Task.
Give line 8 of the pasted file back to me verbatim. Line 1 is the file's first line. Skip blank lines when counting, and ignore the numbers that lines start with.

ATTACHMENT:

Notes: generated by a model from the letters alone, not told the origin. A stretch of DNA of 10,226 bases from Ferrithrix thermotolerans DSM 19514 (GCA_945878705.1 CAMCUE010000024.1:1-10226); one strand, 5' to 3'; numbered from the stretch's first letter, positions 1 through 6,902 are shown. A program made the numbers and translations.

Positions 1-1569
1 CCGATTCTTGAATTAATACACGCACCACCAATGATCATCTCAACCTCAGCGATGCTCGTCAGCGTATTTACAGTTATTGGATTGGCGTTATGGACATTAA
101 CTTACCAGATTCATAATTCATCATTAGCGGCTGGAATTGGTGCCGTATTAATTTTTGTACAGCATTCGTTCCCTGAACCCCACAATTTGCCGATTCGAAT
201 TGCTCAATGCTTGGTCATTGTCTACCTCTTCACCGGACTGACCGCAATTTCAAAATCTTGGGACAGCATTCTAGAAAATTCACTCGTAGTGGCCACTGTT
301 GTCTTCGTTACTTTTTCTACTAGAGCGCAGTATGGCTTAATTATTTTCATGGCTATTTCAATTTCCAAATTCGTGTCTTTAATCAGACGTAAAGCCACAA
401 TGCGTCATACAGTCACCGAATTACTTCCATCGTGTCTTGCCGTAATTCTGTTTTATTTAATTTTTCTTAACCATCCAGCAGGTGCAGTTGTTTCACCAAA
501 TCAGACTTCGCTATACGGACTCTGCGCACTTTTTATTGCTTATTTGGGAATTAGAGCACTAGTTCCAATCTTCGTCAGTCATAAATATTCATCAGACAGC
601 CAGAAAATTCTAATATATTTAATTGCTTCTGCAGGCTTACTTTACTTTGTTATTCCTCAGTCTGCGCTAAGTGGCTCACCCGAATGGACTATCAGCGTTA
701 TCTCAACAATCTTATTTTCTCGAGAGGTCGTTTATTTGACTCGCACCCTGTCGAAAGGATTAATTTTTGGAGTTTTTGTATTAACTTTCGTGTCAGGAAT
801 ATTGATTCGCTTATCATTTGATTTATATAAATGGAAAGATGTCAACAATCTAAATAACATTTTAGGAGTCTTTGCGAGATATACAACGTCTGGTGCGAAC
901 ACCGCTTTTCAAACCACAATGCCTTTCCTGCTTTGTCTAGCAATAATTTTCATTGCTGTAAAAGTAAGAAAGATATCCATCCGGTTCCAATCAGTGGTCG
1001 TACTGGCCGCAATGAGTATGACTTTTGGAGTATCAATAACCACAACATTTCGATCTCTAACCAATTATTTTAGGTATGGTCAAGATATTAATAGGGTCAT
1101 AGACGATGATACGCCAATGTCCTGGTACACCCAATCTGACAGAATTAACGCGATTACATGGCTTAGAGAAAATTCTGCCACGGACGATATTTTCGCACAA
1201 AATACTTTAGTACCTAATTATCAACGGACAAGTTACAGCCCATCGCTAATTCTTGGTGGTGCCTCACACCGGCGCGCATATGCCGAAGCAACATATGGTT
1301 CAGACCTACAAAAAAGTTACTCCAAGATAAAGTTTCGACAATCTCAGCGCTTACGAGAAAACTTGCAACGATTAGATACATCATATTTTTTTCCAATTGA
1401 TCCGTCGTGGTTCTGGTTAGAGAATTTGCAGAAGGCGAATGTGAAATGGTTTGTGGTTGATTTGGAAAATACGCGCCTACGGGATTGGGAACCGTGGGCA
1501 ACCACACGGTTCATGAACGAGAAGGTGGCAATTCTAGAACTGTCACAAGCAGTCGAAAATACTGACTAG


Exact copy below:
501 TCAGACTTCGCTATACGGACTCTGCGCACTTTTTATTGCTTATTTGGGAATTAGAGCACTAGTTCCAATCTTCGTCAGTCATAAATATTCATCAGACAGC